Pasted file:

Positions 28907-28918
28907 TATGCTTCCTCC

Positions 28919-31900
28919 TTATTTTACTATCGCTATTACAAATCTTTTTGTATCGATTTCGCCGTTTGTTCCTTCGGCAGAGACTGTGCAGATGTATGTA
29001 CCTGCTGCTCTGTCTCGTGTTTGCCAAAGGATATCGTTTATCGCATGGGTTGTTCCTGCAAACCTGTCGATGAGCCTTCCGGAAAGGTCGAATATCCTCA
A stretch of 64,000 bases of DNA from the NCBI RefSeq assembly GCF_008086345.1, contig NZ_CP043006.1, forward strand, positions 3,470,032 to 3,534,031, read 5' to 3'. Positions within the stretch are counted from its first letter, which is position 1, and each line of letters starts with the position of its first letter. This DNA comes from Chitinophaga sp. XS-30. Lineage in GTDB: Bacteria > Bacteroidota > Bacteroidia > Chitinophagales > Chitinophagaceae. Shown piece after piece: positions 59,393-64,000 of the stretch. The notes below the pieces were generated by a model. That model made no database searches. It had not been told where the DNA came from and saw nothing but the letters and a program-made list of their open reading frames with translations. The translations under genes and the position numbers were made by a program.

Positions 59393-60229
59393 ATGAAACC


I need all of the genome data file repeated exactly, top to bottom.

Positions 28907-28918
28907 TATGCTTCCTCC

Positions 28919-31900
28919 TTATTTTACTATCGCTATTACAAATCTTTTTGTATCGATTTCGCCGTTTGTTCCTTCGGCAGAGACTGTGCAGATGTATGTA
29001 CCTGCTGCTCTGTCTCGTGTTTGCCAAAGGATATCGTTTATCGCATGGGTTGTTCCTGCAAACCTGTCGATGAGCCTTCCGGAAAGGTCGAATATCCTCA
A stretch of 64,000 bases of DNA from the NCBI RefSeq assembly GCF_008086345.1, contig NZ_CP043006.1, forward strand, positions 3,470,032 to 3,534,031, read 5' to 3'. Positions within the stretch are counted from its first letter, which is position 1, and each line of letters starts with the position of its first letter. This DNA comes from Chitinophaga sp. XS-30. Lineage in GTDB: Bacteria > Bacteroidota > Bacteroidia > Chitinophagales > Chitinophagaceae. Shown piece after piece: positions 59,393-64,000 of the stretch. The notes below the pieces were generated by a model. That model made no database searches. It had not been told where the DNA came from and saw nothing but the letters and a program-made list of their open reading frames with translations. The translations under genes and the position numbers were made by a program.

Positions 59393-60229
59393 ATGAAACC